BACKGROUND: We sought to assess whether persistent COVID-19 symptoms beyond 6 months (Long-COVID) among patients with mild COVID-19 is associated with poorer health status, quality of life, and psychological distress. METHODS: This was a multicenter prospective cohort study that included adult outpatients with acute COVID-19 from eight sites during 2-week sampling periods from April 1 and July 28, 2020. Participants were contacted 6-11 months after their first positive SARS-CoV-2 to complete a survey, which collected information on the severity of eight COVID-19 symptoms using a 4-point scale ranging from 0 (not present) to 3 (severe) at 1 month before COVID-19 (pre-illness) and at follow-up; the difference for each was calculated as an attributable persistent symptom severity score. A total attributable persistent COVID-19 symptom burden score was calculated by summing the attributable persistent severity scores for all eight symptoms. Outcomes measured at long-term follow-up comprised overall health status (EuroQol visual analogue scale), quality of life (EQ-5D-5L), and psychological distress (Patient Health Questionnaire-4). The association between the total attributable persistent COVID-19 burden score and each outcome was analyzed using multivariable proportional odds regression. RESULTS: Of the 2092 outpatients with COVID-19, 436 (21%) responded to the survey. The median (IQR) attributable persistent COVID-19 symptom burden score was 2 (0, 4); higher scores were associated with lower overall health status (aOR 0.63; 95% CI: 0.57-0.69), lower quality of life (aOR: 0.65; 95%CI: 0.59-0.72), and higher psychological distress (aOR: 1.40; 95%CI, 1.28-1.54) after adjusting for age, race, ethnicity, education, and income. CONCLUSIONS: In participants with mild acute COVID-19, the burden of persistent symptoms was significantly associated with poorer long-term health status, poorer quality of life, and psychological distress.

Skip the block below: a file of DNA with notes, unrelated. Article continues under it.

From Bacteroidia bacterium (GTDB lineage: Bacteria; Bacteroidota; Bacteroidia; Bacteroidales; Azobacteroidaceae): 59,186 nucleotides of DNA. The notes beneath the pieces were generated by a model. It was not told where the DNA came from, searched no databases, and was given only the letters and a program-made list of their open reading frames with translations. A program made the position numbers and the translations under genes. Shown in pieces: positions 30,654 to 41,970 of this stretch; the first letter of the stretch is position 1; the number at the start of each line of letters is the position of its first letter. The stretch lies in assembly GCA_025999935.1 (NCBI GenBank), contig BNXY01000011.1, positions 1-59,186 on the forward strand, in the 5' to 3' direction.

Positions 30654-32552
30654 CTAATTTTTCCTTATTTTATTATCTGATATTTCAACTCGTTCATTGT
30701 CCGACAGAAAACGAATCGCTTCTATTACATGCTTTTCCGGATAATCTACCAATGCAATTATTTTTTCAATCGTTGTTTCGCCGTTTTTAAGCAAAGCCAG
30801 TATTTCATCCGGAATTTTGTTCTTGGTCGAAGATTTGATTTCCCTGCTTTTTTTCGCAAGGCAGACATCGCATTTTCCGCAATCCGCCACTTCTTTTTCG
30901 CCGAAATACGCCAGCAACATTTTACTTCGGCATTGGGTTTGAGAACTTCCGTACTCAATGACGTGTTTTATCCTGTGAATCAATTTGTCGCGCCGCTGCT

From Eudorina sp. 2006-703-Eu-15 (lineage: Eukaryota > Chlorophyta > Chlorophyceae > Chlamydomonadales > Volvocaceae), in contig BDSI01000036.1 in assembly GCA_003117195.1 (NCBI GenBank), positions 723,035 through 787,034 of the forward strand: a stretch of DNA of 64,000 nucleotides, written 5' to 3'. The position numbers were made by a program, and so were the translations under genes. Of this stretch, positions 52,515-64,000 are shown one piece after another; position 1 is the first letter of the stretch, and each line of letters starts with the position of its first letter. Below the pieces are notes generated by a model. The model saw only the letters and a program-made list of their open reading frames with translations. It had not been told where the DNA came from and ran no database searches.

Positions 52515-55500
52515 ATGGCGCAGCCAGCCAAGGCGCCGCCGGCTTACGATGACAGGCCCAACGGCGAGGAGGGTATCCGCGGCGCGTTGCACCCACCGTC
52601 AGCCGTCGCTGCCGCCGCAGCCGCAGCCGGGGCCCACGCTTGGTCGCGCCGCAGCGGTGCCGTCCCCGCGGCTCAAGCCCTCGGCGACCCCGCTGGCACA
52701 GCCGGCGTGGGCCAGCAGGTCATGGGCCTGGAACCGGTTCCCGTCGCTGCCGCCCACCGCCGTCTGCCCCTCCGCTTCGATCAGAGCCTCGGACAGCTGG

Subject(s)